Published December 03, 2006
The following is a partial transcript of the Dec. 3, 2006, edition of "FOX News Sunday With Chris Wallace":
"FOX NEWS SUNDAY" HOST CHRIS WALLACE: It's highly unusual for a member of the U.S. Supreme Court to come on a Sunday morning talk show. In fact, it's never happened in the 10-year history of this program. That is until this week, when I spoke with the author of the book "Active Liberty."
WALLACE: Joining us now in studio, Justice Stephen Breyer of the U.S. Supreme Court.
And, Mr. Justice, welcome to "FOX News Sunday."
SUPREME COURT JUSTICE STEPHEN BREYER: Thank you.
WALLACE: Let's start with the title of your book, "Active Liberty." I'm sure that there are some conservatives out there who break out in hives when they hear a judge talking about activism. They get the idea you think it's OK to read all sorts of things into the Constitution so you get the results you want.
BREYER: I think the best description in one sentence of that title, "Active Liberty," is that the point of the book is we don't need activist judges; we do need activist citizens. And it's about not how judges should be activists. To the contrary, it's about how every citizen should participate in government.
WALLACE: But let's talk about that. Because in your book, you say that judges have various tools when they decide a case. And more important even than the language of the law, you say, are the purpose of the provision and the consequences of deciding it one way or another.
I want to put up a quote from your book and take a look at it, if you will. Here it is: "Since law is connected to life, judges, in applying a text in light of its purpose, should look to consequences including contemporary conditions, social, industrial and political, of the community to be affected."
Justice Breyer, when a judge takes it upon himself to interpret what purpose the founders, the framers meant when they put something in the Constitution, doesn't that allow them, a judge, to do almost anything?
BREYER: No, I think it's the contrary.
You see, it takes place in a context. I think whether you are a judge on my court or whether you are a judge on a court of appeals or any court, and lawyers too — and if you're interested in law yourself, you'll be in the same situation — you have a text that isn't clear.
If the text is clear, you follow the text. If the text isn't clear, you have to work out what it means. And that requires context.
The freedom of speech. Do you know what it means? Basically. But you don't know its entire content, and it doesn't tell you itself. Those words, "the freedom of speech," "Congress shall pass no law abridging the freedom of speech." Neither they, the founders, nor those words tell you how to apply it to the Internet.
So what can you use in a tough case to figure out how the First Amendment applies to cable television and requirements that cable carry over-the-air stations? How do you do it?
WALLACE: Well, let me give you another example, a very specific example. You voted in 2003 to uphold the McCain-Feingold campaign finance reform law.
Now, you acknowledge that by setting spending limits on advertising that you were, as you put it, interfering with free speech. But you said that there is a higher purpose here.
Higher than the First Amendment?
BREYER: That isn't quite what I said. I think what I said was, when you get a case like that, you start to look to slogans to decide the case. It won't work.
The First Amendment itself, "the freedom of speech," doesn't tell you the answer. Nor does a slogan.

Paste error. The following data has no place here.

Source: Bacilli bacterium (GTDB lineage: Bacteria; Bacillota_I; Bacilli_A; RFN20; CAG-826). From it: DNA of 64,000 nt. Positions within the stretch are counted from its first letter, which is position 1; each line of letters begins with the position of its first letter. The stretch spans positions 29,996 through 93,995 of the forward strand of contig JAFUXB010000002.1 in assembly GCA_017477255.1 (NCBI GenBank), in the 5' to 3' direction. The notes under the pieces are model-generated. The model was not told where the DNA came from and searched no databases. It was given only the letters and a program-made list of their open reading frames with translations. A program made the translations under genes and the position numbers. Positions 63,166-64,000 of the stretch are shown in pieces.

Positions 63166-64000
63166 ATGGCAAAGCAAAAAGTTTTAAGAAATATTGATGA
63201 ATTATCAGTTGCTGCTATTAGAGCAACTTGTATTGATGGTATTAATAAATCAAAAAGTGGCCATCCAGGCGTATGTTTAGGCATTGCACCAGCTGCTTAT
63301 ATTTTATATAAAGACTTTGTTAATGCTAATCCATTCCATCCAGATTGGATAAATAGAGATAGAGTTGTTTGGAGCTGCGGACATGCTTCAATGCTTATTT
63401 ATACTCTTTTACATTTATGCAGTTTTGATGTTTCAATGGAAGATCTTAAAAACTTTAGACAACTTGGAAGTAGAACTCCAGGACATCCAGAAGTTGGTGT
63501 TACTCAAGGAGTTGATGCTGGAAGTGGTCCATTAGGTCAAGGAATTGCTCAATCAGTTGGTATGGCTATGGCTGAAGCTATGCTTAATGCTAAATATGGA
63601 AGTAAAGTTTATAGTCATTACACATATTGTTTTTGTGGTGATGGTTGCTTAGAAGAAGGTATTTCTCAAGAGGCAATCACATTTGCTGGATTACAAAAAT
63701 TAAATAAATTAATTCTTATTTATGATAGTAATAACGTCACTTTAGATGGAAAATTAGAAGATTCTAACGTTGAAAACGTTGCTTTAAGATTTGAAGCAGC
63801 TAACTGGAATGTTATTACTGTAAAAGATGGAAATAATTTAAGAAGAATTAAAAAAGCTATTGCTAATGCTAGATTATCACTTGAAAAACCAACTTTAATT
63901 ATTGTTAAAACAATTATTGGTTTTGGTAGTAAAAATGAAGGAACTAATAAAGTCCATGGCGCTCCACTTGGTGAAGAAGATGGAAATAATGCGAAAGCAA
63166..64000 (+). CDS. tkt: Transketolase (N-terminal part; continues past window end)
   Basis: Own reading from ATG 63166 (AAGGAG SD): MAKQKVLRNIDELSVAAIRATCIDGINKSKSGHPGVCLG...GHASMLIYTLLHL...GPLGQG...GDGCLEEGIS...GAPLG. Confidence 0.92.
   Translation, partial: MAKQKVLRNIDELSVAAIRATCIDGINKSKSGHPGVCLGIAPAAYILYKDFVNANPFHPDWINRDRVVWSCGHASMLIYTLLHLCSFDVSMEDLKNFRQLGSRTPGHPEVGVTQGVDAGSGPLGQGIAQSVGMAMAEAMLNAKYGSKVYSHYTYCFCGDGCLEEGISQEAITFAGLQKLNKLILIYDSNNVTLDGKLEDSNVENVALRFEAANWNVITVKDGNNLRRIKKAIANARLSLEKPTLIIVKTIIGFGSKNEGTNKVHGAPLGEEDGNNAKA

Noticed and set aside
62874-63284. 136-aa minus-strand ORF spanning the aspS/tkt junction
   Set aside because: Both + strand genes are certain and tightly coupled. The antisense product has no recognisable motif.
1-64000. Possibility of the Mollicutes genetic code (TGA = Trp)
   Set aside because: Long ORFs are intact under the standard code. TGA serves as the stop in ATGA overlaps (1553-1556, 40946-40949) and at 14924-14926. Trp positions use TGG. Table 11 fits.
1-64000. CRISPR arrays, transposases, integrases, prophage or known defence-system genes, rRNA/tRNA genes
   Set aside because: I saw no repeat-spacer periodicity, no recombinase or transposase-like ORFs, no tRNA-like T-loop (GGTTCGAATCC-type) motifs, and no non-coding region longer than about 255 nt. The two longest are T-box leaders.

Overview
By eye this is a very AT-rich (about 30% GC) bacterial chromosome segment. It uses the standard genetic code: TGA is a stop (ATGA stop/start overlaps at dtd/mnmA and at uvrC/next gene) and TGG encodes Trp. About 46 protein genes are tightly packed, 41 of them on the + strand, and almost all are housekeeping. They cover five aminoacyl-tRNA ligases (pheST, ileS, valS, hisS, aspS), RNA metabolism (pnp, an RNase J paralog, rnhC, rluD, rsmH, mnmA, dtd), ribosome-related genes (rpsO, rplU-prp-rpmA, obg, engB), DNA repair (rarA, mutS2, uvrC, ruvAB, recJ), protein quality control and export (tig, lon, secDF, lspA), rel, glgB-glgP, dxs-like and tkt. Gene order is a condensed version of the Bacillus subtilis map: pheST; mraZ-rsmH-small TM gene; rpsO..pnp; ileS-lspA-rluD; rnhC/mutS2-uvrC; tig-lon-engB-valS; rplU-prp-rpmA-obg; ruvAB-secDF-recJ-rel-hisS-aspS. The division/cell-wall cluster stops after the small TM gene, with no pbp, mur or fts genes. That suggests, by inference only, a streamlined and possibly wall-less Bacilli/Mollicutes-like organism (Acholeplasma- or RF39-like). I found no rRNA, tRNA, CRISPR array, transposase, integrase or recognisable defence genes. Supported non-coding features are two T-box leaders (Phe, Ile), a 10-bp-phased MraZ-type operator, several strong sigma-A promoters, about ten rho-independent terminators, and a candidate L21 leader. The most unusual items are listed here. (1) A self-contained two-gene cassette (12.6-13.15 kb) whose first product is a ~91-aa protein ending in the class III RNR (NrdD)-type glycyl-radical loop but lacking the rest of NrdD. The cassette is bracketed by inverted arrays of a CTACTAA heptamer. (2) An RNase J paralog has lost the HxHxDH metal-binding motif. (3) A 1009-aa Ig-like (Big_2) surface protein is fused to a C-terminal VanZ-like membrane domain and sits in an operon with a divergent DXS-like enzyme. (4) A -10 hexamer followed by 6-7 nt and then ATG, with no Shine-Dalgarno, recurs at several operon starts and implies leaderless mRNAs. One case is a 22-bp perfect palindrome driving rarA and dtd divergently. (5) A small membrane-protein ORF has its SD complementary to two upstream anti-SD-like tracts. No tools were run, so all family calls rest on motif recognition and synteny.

If you want to use the slogan, "Money is at stake, not speech," that seems to work. That means they can regulate anything. But if you think about it for two minutes, you realize that money is very important to speech, because no one can run for office and have his message heard without money. So the First Amendment is involved.
Then if you think the opposite, "Well, wait a minute, these campaign finance limits, what they're doing is they are telling the person who wants to give $20 million that he can't finance all the speech he wants. Doesn't that violate the First Amendment?" I'd say that's a slogan. Why? Because think about that First Amendment. It was done, enacted, passed, to help our country of now 300 million citizens run fair and free elections.
The very point of speech in an election is to get a message across. And that may mean, in part, that you don't want one person's speech, that $20 million giver, to drown out everybody else's. So if we want to give a chance to the people who have only $1 and not $20 million, maybe we have to do something to make that playing field a little more level in terms of money.
If you accept that at all, you've suddenly bought in to the proposition that there are First Amendment interests on both sides of this equation.
And once you're there, you see this problem is complicated. And once you see it is complicated, you begin to factor in to what extent do we defer to Congress. And the answer is going to be quite a lot but not completely.
You see what I've done? I've showed you how to go back to that quote.
BREYER: I used that word, "purpose," to help me in a case where the language isn't clear, where the history isn't clear, where the tradition isn't clear, where the precedents aren't clear, that we have to decide how in that realm of ambiguity to apply the value that's permanent and always there, free speech, to a modern, difficult situation.
WALLACE: You talk a lot in the book about the fact that the Constitution promotes active liberty and, as you put it in the answer to my first question, encouraging democratic participation, encouraging democratic conversation.
From that point of view, isn't one of the reasons that abortion has remained such a hot-button issue in this country because the Supreme Court took it out of the political process, took it away from the legislatures when it was being decided as part of that democratic conversation in 1973?
BREYER: Well, I purposely chose my examples in this book to illustrate a theme. And I didn't choose abortion as one of them. Because more important to me in writing a book — I mean, I'll decide abortion cases when they come up, but I know perfectly well that anything I say on that subject is enormously volatile. And so, I don't want to talk about that subject, particularly in a public forum that isn't the court.